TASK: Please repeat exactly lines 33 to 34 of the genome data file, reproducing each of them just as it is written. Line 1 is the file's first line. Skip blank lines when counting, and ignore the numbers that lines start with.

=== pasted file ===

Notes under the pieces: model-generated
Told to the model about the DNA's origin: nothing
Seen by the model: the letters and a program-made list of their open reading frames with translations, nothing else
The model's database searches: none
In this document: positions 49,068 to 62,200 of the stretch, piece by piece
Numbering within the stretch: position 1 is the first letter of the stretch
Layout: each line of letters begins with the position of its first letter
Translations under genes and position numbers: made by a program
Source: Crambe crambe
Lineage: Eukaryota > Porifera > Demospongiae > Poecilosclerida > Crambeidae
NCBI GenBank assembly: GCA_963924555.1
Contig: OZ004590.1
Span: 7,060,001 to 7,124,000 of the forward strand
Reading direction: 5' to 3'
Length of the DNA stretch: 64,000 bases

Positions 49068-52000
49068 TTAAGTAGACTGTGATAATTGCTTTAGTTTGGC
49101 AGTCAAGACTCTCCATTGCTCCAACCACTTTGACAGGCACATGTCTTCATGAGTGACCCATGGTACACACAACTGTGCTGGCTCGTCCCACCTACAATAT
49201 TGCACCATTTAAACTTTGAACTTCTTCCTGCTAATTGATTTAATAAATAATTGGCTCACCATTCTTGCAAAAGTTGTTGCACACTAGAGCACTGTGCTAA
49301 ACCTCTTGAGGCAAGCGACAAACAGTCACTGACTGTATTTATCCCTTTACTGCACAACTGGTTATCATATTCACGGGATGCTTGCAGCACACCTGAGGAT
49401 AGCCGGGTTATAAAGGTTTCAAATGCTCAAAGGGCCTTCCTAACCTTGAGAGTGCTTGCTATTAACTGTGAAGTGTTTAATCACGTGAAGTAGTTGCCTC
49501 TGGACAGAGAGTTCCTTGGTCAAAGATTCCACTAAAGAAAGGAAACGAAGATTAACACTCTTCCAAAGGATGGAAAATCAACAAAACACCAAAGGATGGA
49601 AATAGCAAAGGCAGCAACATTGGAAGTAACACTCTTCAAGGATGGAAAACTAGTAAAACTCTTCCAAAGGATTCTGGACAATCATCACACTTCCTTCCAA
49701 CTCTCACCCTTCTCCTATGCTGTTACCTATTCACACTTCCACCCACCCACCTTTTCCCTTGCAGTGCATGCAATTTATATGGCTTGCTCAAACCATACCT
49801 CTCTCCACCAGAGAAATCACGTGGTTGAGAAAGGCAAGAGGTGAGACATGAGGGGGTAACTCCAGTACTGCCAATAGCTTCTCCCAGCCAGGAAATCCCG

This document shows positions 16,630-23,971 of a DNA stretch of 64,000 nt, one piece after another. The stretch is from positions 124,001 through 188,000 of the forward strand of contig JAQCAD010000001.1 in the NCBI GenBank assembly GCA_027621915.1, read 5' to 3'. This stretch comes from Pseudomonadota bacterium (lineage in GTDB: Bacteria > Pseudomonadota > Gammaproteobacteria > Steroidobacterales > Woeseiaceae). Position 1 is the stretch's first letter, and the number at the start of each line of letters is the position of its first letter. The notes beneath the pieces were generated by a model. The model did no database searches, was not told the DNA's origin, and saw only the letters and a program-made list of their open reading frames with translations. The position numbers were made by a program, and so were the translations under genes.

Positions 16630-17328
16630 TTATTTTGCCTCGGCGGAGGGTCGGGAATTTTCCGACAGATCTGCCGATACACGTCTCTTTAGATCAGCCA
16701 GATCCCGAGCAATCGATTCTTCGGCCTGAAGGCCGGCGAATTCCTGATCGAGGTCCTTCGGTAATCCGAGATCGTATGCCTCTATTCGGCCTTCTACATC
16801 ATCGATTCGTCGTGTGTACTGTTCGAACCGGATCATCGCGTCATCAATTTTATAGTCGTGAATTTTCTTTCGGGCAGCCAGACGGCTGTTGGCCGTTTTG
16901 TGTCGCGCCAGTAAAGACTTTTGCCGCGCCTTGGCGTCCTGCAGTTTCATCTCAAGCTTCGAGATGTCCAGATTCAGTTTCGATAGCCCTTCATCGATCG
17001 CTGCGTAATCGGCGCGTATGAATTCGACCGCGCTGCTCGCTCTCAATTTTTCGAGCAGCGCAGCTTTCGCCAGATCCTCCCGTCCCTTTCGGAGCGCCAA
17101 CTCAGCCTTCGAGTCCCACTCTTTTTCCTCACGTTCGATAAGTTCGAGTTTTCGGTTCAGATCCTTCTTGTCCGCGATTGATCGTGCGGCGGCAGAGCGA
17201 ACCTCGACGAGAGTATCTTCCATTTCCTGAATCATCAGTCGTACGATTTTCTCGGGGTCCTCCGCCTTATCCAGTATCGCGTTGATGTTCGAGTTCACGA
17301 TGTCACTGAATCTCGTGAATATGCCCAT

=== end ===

17101 CTCAGCCTTCGAGTCCCACTCTTTTTCCTCACGTTCGATAAGTTCGAGTTTTCGGTTCAGATCCTTCTTGTCCGCGATTGATCGTGCGGCGGCAGAGCGA
17201 ACCTCGACGAGAGTATCTTCCATTTCCTGAATCATCAGTCGTACGATTTTCTCGGGGTCCTCCGCCTTATCCAGTATCGCGTTGATGTTCGAGTTCACGA